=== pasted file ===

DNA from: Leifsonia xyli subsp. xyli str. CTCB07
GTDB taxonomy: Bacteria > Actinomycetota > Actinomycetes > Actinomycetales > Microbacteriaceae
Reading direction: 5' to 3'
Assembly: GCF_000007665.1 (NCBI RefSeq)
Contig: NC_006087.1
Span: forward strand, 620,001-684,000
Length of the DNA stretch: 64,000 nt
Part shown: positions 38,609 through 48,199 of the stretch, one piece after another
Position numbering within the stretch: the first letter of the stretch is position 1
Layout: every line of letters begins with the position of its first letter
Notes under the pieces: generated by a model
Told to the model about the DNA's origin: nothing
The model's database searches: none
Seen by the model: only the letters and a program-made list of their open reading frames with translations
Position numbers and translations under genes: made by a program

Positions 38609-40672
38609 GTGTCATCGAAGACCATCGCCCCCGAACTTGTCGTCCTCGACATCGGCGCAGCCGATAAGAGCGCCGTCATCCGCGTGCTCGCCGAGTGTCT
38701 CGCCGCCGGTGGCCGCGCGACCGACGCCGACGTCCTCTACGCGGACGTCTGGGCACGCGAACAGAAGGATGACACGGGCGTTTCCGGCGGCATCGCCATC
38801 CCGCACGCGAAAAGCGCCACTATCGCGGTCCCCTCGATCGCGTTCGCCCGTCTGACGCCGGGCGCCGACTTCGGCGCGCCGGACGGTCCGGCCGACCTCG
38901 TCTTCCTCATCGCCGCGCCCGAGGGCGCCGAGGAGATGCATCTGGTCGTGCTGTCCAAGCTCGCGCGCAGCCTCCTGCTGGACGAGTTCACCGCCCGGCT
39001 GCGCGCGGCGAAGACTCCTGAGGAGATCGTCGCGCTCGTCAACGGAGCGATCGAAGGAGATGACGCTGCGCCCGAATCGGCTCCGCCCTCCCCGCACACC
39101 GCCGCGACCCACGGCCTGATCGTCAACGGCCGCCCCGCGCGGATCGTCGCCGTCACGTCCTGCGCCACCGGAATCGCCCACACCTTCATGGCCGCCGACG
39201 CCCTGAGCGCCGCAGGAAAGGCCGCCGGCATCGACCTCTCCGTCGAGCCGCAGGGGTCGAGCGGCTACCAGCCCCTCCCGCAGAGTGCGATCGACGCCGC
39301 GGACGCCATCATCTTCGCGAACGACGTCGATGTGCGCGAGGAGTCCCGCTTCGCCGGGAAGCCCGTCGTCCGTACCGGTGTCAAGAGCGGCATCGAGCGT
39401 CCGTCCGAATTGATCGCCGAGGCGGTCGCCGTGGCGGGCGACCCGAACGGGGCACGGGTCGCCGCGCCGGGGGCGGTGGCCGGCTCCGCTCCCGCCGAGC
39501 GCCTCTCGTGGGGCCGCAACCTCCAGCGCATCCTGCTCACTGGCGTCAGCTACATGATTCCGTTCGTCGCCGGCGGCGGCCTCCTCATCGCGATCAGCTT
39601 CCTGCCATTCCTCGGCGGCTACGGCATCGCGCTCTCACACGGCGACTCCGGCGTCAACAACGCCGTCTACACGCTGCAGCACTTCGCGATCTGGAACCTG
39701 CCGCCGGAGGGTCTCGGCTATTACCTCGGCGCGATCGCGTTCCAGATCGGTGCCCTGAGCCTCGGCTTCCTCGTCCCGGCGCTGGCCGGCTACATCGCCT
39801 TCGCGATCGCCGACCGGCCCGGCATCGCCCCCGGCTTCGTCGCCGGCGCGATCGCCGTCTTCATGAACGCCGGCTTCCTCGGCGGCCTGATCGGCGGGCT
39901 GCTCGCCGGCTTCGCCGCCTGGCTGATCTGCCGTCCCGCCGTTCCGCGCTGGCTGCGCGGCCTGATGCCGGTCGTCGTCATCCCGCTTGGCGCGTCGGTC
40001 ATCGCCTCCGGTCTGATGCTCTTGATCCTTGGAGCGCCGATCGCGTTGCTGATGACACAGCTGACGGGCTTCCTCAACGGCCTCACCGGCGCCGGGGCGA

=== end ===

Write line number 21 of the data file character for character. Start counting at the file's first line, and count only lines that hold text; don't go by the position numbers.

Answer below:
39001 GCGCGCGGCGAAGACTCCTGAGGAGATCGTCGCGCTCGTCAACGGAGCGATCGAAGGAGATGACGCTGCGCCCGAATCGGCTCCGCCCTCCCCGCACACC